Adif tests recycled plastic sleepers

Are synthetic sleepers a viable alternative to wooden ones? To find this out, Adif will place them on parts of the Spanish network as a test. In the coming months, the first hundred of them will be installed on the metal bridge on the Alcázar de San Juan-Cádiz line.

Rail infrastructure manager Adif will install plastic and synthetic sleepers in three sections of the conventional rail network to analyse their viability and functionality. Around a hundred synthetic sleepers will be placed on the metal bridge over the Guarrizas river and some 75 in the transition of tunnel number 10 of the Alcázar de San Juan-Cádiz line as it passes through Jaén. Later, another 300 sleepers will be installed at the Quintana del Puente station on the Madrid-Hendaya line as it passes through the province of Palencia.

Different types tested

At these points, different types of synthetic and plastic sleepers will be tested, made from different components. They are all recycled, and according to Adif, non-polluting. In addition, they will be designed to withstand certain load weights and passing speeds.

This is an initiative that Adif is tackling in collaboration with manufacturers of this element of the railway infrastructure and within the framework of its sustainability strategy, as well as its commitment to research and development. In addition, it adds to the analyses also carried out by railway infrastructure managers from other European countries, among which France, Switzerland, the United Kingdom, and Germany.

Why plastic?

One of the advantages that Adif lists is that they are environmentally sustainable, this because they are made from recycled materials. However, wood is also a sustainable material, and the advantage is that they have a longer lifespan, of more than 50 years. The Spanish railway manager also names versatility and elasticity, and greater electrical insulation and fire resistance.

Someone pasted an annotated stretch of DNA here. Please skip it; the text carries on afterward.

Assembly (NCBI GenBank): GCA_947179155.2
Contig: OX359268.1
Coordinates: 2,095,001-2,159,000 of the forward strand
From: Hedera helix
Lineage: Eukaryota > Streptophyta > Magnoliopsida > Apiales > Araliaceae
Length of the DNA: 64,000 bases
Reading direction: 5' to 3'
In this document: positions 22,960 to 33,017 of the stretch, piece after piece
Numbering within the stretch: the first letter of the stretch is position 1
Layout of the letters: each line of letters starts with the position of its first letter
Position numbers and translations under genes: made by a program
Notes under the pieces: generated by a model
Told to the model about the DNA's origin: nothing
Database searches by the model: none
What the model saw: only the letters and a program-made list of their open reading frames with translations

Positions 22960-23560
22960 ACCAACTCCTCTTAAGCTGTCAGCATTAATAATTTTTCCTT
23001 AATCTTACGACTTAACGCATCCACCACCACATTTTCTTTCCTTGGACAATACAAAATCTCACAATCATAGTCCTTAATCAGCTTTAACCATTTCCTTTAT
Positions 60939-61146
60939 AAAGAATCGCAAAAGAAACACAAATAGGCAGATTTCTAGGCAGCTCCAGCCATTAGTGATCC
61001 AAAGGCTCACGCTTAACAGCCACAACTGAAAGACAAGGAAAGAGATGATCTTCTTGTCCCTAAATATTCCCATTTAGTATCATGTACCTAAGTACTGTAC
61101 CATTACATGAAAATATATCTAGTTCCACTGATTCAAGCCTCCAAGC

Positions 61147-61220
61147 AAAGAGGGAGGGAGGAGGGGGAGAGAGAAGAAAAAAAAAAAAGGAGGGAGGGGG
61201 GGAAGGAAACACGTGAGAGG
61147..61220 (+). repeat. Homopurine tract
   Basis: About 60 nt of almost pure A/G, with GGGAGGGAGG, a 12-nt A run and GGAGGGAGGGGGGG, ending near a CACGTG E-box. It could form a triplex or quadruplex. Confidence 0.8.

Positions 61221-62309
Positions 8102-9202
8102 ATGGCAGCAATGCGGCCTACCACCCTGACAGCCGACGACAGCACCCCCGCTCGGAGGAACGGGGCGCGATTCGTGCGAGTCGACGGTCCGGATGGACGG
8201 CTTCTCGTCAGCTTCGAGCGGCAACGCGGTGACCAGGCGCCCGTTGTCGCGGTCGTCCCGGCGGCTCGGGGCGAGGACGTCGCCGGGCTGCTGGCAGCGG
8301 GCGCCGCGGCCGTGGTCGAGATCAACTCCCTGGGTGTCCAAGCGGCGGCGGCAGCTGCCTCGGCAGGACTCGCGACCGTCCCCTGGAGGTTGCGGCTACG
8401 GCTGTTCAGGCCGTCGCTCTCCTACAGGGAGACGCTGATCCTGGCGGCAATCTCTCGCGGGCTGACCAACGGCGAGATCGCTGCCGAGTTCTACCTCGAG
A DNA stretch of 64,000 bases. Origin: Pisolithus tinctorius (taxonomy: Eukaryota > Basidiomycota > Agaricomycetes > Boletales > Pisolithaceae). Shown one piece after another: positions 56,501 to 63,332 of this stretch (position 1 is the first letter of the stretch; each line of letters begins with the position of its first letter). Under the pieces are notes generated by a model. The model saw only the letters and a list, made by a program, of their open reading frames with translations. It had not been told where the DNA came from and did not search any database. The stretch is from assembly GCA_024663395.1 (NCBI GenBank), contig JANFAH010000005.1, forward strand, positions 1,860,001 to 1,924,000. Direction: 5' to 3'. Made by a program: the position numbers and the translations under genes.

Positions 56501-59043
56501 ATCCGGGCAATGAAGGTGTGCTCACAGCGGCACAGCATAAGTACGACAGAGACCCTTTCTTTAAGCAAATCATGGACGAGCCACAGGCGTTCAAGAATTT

The main function of sleepers on the railway tracks is to maintain the width of the track and transmit the loads from the rail to the ballast in a uniform way. They also provide transversal stability to the track through their friction with the ballast.

Concrete sleepers have gradually been replacing the original wooden sleepers, both for their better performance and maintenance, as well as for environmental considerations. Wooden sleepers are often treated, with creosote as the most common preservative. This prevents weathering, but can release harmful substances. However, it has still been necessary to consider those made of wood in certain points of the railway infrastructure, such as, precisely, the metal sections, tunnels with certain characteristics and certain detours, says Adif. The synthetic or plastic sleeper is now emerging as a possible alternative for these cases in which the wooden ones are still used.

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Author: Esther Geerts

Editor of RailTech.com

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